So. The boarding party of nasty, hungry aliens is defeated, and the Centaurians hightail it. The crew ties up one of the alien prisoners with rope. Yeah, seriously, rope. I don’t know where they got rope on a starship either. But here, look:
I love how officers on the Adastra dress like leather-clad Nazi goons from Raiders in the Lost Ark, too. Nice touch, especially since “Proxima Centauri” was written half a decade before the outbreak of World War II. Science fiction, always predicting stuff.
Anyway, once they get a Centaurian trussed up like a Christmas turkey, the crew figures out they’re mobile, carnivorous plants that feed on animals, and they regard humans as a highly prized food source — no more, no less. Worse, now that the Adastra has blundered into their system, the Centaurians are able to track their course back to an entire planet filled with juicy, tasty snacks. This is Bad News for Earth, as they’re entirely unprepared for invasion, and the Adastra has no means to warn them.
It’s up to the Adastra to set things right. Lots of space battles ensue, as the crew tries to undo the damage they’ve inadvertently done. There are desperate plans, astonishing discoveries, horrific setbacks, and romance. Sixth-grade I-like-you-do-you-like-me? romance, but still, romance. Here’s a touching scene where our hero Gary and second-in-command Alstair discuss their mutual feelings for Helen, the beautiful daughter of the commander of the ship:
He hung up the space suit. As they turned to go through the doorway their hands touched accidentally. They looked at each other and faltered. They stopped, Helen’s eyes shining. They all unconsciously swayed toward each other. Jack’s hands lifted hungrily.
Footsteps sounded close by. Alstair, second in command of the space ship, rounded a corner and stopped short.
“What’s this?” he demanded savagely. “Just because the commander’s brought you into officer’s quarters, Gary, it doesn’t follow that your Mut methods of romance can come, too!”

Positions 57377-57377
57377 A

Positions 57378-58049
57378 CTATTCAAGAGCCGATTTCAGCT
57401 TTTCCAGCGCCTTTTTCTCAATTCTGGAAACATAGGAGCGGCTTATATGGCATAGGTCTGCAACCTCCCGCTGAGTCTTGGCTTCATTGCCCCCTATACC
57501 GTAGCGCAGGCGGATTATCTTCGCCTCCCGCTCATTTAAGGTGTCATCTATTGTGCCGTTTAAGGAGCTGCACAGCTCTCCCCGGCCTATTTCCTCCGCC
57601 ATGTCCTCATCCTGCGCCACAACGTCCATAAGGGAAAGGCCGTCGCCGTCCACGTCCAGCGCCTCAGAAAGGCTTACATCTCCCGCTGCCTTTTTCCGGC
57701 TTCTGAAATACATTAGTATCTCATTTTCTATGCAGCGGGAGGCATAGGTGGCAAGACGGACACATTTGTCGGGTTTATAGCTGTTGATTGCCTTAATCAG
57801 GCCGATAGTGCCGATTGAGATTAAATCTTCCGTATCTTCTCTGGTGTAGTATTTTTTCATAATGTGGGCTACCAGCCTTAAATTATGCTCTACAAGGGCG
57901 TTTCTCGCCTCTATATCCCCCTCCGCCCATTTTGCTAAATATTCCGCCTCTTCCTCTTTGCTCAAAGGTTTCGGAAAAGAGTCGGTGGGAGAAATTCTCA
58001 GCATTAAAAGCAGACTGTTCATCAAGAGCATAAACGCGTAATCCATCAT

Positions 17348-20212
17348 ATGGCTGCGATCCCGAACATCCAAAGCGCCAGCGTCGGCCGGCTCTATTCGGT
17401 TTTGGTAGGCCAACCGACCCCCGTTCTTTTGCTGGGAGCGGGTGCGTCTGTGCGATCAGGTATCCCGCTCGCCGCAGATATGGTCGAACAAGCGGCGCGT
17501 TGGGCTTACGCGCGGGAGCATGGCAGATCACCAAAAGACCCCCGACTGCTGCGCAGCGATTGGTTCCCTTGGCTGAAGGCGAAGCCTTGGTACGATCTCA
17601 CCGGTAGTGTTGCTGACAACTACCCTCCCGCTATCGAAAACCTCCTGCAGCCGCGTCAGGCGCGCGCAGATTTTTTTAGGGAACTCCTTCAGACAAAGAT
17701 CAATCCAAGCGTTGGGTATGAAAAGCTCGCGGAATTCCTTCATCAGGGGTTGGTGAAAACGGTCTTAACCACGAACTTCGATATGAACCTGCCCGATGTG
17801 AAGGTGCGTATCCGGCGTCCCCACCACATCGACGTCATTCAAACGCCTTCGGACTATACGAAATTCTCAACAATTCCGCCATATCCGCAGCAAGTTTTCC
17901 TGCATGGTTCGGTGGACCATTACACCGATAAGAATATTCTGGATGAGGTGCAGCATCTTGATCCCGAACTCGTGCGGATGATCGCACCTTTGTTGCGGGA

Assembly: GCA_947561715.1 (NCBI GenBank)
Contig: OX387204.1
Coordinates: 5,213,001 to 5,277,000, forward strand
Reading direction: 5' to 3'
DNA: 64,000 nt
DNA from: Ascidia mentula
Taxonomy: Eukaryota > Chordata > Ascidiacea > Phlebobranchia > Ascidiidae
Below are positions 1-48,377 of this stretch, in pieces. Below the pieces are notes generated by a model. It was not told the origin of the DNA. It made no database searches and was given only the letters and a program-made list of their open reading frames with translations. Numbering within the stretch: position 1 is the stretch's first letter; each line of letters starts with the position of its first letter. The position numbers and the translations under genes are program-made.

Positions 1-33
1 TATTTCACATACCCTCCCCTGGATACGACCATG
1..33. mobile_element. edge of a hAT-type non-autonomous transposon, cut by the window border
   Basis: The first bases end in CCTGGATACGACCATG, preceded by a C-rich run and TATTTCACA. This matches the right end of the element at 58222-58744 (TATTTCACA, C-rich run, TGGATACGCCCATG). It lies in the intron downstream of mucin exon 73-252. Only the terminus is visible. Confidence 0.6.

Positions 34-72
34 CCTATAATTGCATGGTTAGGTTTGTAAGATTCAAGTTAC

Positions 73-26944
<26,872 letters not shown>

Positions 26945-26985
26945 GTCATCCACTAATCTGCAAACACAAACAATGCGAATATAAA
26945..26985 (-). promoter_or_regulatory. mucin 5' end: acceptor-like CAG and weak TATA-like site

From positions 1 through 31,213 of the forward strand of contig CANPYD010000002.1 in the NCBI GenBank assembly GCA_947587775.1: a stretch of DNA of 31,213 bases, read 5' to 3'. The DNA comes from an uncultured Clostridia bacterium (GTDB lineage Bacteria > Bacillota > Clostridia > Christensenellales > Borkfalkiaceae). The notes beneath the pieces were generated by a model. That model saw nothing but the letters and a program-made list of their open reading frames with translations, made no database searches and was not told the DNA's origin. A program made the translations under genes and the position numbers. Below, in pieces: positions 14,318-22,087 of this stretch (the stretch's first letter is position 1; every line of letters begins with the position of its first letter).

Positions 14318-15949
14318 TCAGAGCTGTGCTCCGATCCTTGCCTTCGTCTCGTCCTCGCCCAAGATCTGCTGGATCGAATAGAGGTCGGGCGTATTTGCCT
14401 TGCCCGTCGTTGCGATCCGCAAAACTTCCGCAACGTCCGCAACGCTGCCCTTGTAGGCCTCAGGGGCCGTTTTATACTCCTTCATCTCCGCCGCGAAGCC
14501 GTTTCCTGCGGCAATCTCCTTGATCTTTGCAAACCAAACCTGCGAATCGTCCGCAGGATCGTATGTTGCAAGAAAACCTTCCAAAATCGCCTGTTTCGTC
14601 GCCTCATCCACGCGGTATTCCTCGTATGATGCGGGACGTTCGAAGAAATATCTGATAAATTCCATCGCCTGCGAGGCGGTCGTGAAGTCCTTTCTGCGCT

“You dare!” cried Helen furiously.
Jack, from a hot dull flash, was swiftly paling to the dead-white of rage.
“You’ll take the back,” he said very quietly indeed. “Or I’ll show you Mut methods of fighting with a force gun! As an officer, I carry one, too, now!”
Ho-boy. Either the language of romance was very, very different in the 1930s, or that’s some wooden dialog right there. Probably both.
I wish I could tell you that things brighten up a bit as the story progresses; but sadly, I can’t. That’s pretty much what you’re in for. If this story had been submitted to Black Gate 10 years ago, I would have tidied up the manuscript after that scene and sent Mr. Leinster a polite note telling him he sucked pretty bad.
The clunky prose isn’t the only obstacle standing in the way of the modern reader. From a modern viewpoint, this isn’t so much a SF tale as it is a tale of advanced super-science, in which the advanced super-science is kinda low tech. Waaay low tech.
All computations are done by hand, for example. Record keeping is with card catalogs. Space combat is mostly a lot of running away, because space weapons haven’t been invented yet.